If you just began university, as in are wrapping up your first semester, hats off.
I am in a similar position myself, having just moved to a new city for graduate school.
As for undergrad, my first semester freshman year was complete wreckage. I piled on a multitude of rigorous courses, I was homesick, and above all else, I was finding my footing on new land amongst new people.
That last and final point is what makes adjusting to university most difficult, in my opinion.
Yes, classes are much much more difficult than high school but the displacement than accompanies that (otherwise) exciting move to a college campus is quite rough.
Though I do believe there are measures, intentional ones, that facilitate this transition and quicken the pace at which footing is found. The reason why college gets easier as you go, is because the process itself is mastered, not the craft. I wish you the very best in this semester and future ones, and I hope these learned tips aid in your own experience.
Use university resources.
If there is something that made me go from a C student to an A student, it is the time I spent going to get help on my papers, and asking questions on homework or labs. Whether it be office hours or designated review sessions, attending these will improve your learning process and let me tell you why.
The way one studies in high school is very different from college, so going in to spaces where certain topics are covered again and again, is a tell-tale of the material that you are expected to understand for quizzes, homework, and exams.
Take classes you are interested in
I have heard many people who are in a semester compiled of “getting gen eds out of the way”. I can tell you, being someone who completed their last gen ed a semester before graduating, to take classes that excite you and balance those with required ones. It will be a much more fun academic experience.
Don’t let bad grades get to you.
Classes in the first two years are really difficult!! Sometimes it can feel like you put in all the work, and still didn’t get the grade you wanted. But I promise, it will get better. You will understand what professors are looking for, and also learn how you learn best. So that being said, continue to kick ass.
Find an advisor that is understanding of your goals
There is a misconception that your assigned advisor has to be the one you stay with, but you are able to switch advisors. That being said you want to find an advisor who will push you, but also be cognizant of where you want to be. They are used to following a schedule of courses to make sure their students graduate, but there is wiggle room for you to take the classes you want when you want them, and you want someone who will advise you but also allow you to do what you think is best for yourself.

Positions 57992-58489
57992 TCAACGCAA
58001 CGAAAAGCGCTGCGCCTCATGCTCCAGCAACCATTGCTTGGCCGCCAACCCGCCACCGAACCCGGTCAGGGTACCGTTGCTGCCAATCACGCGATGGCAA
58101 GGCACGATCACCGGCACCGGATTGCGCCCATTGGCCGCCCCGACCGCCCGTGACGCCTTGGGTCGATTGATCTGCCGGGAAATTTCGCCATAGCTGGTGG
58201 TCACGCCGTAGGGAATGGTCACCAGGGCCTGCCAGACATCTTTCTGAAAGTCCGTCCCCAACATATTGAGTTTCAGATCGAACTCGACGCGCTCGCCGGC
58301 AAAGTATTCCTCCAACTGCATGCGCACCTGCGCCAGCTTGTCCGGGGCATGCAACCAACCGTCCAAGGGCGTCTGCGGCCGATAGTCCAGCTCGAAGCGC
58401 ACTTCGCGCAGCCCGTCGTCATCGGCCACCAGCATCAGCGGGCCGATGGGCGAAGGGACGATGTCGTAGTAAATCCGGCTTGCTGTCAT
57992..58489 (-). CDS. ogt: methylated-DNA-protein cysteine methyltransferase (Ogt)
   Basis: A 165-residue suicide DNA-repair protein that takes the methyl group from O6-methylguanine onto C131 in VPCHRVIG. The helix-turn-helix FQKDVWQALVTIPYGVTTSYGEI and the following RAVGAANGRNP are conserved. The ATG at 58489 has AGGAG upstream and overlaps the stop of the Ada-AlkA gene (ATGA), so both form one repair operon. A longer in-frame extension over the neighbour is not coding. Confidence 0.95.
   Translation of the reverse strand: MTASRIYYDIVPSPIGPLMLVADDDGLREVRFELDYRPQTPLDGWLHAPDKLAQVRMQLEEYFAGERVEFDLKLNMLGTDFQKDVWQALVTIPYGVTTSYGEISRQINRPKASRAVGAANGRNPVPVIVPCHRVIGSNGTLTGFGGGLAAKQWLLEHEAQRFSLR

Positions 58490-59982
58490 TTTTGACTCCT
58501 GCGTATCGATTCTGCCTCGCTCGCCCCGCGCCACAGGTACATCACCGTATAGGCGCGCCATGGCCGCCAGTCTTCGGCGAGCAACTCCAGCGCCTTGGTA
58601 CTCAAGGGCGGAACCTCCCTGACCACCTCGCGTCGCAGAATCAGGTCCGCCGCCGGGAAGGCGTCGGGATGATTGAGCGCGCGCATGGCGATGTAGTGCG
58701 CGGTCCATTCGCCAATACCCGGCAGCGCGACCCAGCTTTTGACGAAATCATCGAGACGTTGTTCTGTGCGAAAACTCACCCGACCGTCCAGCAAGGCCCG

Build your “board of trustees”
This is geared more towards the professionals you relate with during undergrad. For the next four years, curate a group of people who will advocate for you in different settings, at work, in the classroom. Whether it be professors, mentors, of supervisors, making sure there are people rooting for you who have too, been there.
Don’t feel pressured to finding a community quickly.
If I could go back and tell myself one thing, it would be this. It seems as if peers are quick to find their friend group or church. And there is immense pressure to solidify that community in order to fully be at home.
But rather than rushing in and settling to a place way you may not fully feel at peace, aim to find your people, your individuals who you know will ground you for the next four years. After all, this is your new home, an opportunity to create your own community, your own tribe.
With your roommates, suite mates, and those around you. Sometimes you will have to trade friendship for comfort, but it is more important to curate a living space of mutual respect.
Have routine practices that ground you.
Quick. Think of 5 things you can do on a regular basis that instantly make you feel like your best self.
For me this consists of
- and waking up early.
These practices should continuously bring you back to center if you should (and, trust me, you will) feel off balance.
Understanding yourself will be crucial in the greatest challenge of college. Once you do, through a slow, arduous process, footing will be found. I assure you.